Eating in a local restaurant surrounded by local artists’ work is not a new concept, but watching the artist work while you eat at a restaurant? We haven’t seen that here before.
The concept of combining a restaurant and art studio may be new to our area, but the team behind Palette 22 in Shirlington—David Nicholas, Scott Shaw and David Clapp—has seen the idea through successfully at Café Tu Tu Tango, a similar venue in Florida started in 1991. Patrons can watch as local artists create different mediums of art and can buy pieces right off the walls. But this is no art gallery. “We don’t even use the word ‘gallery.’ It’s not just art plus food. We [wanted it to be like] you were at a party in an artist’s loft,” Shaw says.
An open floor plan and industrial vibe lend themselves to the owners’ vision of enjoying a bite while in an artist’s workspace. Exposed pipes and generous spaces lead your eyes to bare wood walls covered with murals and pieces of art in this space that evolved from the loft idea. “You don’t want to overdesign your restaurant,” Shaw says. “Let the food [and] art speak for itself, so provide a great backdrop for both. And if you were in an artist’s studio, it’s not going to be an expensive-looking place. There’s going to be plywood and easels.”
The artist-in-residence program, led by the restaurant’s art director, Cara Leepson, offers local talent a place to work with an interactive environment. But creating art with people watching, the smells of food and the loud music isn’t for everyone. Jennifer Schmidt, a local paper collage artist, says: “I was concerned at first, but I figured [I should] try it out. It’s actually an atmosphere that’s conducive to getting a lot done because you feel like you’re on show a little bit, so you want to focus and work so people can see what you’re doing.” She adds: “People come by and make comments and ask questions. It does interrupt you, but it’s encouraging because they’re saying positive stuff. It’s fun.”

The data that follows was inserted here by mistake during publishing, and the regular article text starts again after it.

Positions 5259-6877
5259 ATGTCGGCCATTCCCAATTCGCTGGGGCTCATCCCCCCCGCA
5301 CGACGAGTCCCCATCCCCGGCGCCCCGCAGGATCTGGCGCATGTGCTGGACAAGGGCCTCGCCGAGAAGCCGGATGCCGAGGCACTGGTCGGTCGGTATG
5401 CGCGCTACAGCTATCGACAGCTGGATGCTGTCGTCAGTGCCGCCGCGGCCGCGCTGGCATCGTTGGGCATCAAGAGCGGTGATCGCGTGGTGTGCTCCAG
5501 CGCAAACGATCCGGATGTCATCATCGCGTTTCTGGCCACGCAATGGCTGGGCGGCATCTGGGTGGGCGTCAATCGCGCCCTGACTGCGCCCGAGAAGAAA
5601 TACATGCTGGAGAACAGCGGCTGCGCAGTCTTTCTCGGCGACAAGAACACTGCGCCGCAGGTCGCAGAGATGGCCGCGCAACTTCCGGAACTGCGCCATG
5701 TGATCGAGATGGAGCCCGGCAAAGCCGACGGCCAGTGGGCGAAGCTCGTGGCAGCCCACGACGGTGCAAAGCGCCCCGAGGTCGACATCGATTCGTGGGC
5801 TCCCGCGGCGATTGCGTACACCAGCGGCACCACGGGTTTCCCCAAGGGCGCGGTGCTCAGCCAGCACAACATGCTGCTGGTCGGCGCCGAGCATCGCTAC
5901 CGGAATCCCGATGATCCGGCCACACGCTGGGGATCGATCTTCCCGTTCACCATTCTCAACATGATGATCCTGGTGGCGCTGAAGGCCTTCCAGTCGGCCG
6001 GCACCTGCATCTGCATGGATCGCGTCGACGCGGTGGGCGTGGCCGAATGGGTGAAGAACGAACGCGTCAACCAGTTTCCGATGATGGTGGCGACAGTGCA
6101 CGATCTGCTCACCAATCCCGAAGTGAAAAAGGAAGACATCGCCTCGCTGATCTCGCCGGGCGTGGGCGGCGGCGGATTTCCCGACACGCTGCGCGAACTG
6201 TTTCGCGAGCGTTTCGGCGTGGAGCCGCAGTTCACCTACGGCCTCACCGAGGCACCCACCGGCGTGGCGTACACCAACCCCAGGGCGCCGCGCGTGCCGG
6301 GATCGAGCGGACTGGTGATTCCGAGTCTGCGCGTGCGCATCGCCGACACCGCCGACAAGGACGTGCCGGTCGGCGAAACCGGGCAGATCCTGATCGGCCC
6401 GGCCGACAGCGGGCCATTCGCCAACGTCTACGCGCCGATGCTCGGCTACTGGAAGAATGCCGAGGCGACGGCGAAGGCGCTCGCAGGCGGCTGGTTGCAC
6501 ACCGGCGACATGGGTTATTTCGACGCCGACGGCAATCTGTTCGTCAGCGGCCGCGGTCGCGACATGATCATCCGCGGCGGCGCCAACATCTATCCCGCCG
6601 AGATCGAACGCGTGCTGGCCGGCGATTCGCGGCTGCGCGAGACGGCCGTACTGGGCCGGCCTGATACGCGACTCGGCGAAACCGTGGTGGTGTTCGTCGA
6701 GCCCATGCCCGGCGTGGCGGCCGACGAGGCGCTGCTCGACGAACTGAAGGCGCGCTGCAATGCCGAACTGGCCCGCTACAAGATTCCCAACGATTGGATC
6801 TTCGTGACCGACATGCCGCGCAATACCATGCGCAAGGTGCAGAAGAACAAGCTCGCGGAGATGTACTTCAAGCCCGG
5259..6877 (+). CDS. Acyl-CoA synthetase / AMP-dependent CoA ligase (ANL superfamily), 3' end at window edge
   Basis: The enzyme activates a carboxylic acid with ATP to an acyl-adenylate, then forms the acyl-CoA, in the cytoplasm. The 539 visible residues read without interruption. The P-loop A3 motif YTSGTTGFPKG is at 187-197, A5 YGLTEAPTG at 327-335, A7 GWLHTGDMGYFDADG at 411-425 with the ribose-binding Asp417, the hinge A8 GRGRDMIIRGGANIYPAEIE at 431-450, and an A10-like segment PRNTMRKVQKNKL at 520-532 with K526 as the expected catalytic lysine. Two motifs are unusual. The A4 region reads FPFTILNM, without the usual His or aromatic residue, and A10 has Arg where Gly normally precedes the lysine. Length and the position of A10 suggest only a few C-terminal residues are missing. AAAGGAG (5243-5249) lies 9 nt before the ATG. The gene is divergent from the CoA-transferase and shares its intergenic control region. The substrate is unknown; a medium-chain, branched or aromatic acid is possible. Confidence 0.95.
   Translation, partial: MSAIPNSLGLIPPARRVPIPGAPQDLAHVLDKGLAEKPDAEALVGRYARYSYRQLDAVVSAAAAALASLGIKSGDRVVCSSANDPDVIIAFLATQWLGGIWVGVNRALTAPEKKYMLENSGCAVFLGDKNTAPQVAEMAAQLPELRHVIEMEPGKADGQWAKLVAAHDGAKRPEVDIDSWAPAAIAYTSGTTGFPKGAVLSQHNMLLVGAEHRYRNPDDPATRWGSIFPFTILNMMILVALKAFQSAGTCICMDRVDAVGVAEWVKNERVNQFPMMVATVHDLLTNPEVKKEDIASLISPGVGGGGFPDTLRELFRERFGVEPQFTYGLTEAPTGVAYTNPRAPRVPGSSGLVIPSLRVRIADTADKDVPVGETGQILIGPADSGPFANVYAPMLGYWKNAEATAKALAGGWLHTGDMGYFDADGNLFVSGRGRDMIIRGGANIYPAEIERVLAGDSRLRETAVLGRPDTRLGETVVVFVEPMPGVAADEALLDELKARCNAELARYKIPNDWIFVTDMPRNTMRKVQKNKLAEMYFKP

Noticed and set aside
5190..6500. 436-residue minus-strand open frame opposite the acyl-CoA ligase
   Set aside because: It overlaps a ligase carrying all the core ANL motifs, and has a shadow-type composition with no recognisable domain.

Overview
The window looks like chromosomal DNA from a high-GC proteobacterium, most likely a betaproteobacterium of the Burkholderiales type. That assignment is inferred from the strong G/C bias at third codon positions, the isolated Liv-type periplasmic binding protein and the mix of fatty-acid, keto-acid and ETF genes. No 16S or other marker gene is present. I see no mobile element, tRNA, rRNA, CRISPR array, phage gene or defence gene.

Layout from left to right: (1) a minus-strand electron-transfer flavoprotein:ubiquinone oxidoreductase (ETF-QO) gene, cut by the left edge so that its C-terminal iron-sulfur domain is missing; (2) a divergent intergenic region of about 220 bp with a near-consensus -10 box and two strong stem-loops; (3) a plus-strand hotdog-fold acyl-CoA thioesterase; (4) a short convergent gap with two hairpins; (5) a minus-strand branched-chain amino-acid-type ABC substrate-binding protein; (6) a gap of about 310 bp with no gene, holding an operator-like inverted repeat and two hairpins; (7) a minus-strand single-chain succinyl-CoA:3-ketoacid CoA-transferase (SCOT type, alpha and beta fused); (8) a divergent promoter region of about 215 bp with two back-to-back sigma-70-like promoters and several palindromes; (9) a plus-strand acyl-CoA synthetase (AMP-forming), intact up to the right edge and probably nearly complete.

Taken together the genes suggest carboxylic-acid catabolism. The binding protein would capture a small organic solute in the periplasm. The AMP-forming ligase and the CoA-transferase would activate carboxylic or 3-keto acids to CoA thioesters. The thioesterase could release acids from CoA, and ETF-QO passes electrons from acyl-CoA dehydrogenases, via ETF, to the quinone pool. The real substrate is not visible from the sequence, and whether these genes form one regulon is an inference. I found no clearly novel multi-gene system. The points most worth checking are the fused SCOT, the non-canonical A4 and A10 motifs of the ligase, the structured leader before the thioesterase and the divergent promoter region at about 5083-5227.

Those feelings were mirrored by fellow artist Jennifer Lillis, a painter and printmaker from Rockville. “At first it was a little overwhelming [with] so many people coming in and out,” she says. “But it’s actually nice. People come up to me and say they’ve been watching me for hours; they think it’s very therapeutic. It also gives me a chance to introduce myself to people that have never come to my studio and expose my art to new people.” // 4053 Campbell Ave., Arlington